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Compassion and critical reflection

This post opens 2015 with good wishes and points to some useful links that are freely available to give an idea of what’s available to support your learning.

Happy New Year! I had an unusual message from a Mexican colleague last year and would like to pass it on to readers of this blog.

“May your year be filled with love and accomplishments”.

I know we don’t use the word love much in a professional context but I especially liked the juxtaposition of that concept with the idea of achievement. Professional practice that is informed by our core values can become the achievement of what is best about being human. When you are privileged to learn from an outstanding individual in his or her field you have the feeling that you are seeing what fulfilment of potential can be. The open access movement and the development of online community to share knowledge provide us with the chance to read scholarly articles by and even see and listen to some of the most inspiring and knowledgeable professionals in the world.

I want to use this opening post for 2015 to link to some online resources that give a flavour of the wealth of material available now to inform our reflection on practice.

The debate about kindness and compassion continues with this thoughtful post by a doctor, Jonathon Tomlinson (whom I know as @mellojohnnny from twitter)  he asks whether doctors should be kind and I would, of course, like to expand his question to include Allied Health Professionals.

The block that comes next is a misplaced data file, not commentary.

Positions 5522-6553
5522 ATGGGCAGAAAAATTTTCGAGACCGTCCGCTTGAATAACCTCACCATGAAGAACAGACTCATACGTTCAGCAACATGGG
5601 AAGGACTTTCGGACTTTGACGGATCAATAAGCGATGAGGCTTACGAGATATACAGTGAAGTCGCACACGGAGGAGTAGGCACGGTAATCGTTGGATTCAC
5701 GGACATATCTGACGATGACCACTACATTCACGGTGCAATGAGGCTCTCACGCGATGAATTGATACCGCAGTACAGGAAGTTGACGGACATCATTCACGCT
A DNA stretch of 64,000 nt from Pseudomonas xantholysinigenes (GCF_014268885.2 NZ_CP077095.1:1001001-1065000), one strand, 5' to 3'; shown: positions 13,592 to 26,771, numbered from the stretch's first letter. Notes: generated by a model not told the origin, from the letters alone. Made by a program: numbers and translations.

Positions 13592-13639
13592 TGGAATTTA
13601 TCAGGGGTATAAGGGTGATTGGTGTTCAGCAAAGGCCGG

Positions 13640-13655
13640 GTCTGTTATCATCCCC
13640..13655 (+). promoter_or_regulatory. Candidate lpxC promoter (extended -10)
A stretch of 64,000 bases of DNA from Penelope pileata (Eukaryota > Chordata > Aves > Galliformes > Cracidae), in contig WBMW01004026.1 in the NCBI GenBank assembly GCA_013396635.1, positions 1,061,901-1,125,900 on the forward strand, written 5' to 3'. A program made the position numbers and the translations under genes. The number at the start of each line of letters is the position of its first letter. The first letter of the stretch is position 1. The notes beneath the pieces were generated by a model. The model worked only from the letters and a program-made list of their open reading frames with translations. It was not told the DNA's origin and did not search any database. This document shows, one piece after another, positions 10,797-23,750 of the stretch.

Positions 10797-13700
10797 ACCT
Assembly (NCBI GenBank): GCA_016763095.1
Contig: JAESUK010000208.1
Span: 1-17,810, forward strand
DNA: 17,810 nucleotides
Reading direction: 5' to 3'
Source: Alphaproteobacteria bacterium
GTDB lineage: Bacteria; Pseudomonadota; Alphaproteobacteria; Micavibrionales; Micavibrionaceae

The BMJ has published a learning resource on motivational interviewing and made it freely available to interested professionals: this will be of particular interest to Mental Health OTs.

OTs who are interested in occupational science and so the political aspects of OT or those who are interested in narrative and storytelling may find this new online open access journal of narrative politics informs their ideas.

This post from the LSE emphasises how digital publishing through social media and especially blogging is changing the academic landscape and providing interested professionals from diverse fields with the opportunity to engage with ideas from different disciplines.

Do you have any links you would like to share here that have helped you to develop as a critically reflective practitioner? Please share in the comments below.

Zoe Parker, Education Manager (Lifelong learning).
Follow me on Twitter: @cotcpd


One thought on “Compassion and critical reflection

  1. In the tweetchat that followed this post Emma Spellman @emmaspellmanOT kindly shared this link to Linda Finlay’s work on reflection http://t.co/nmJIj5U3KC any more useful links to open source material helping us to reflect critically folks?

    Posted by Zoe Parker (@cotcpd) | January 19, 2015, 14:47

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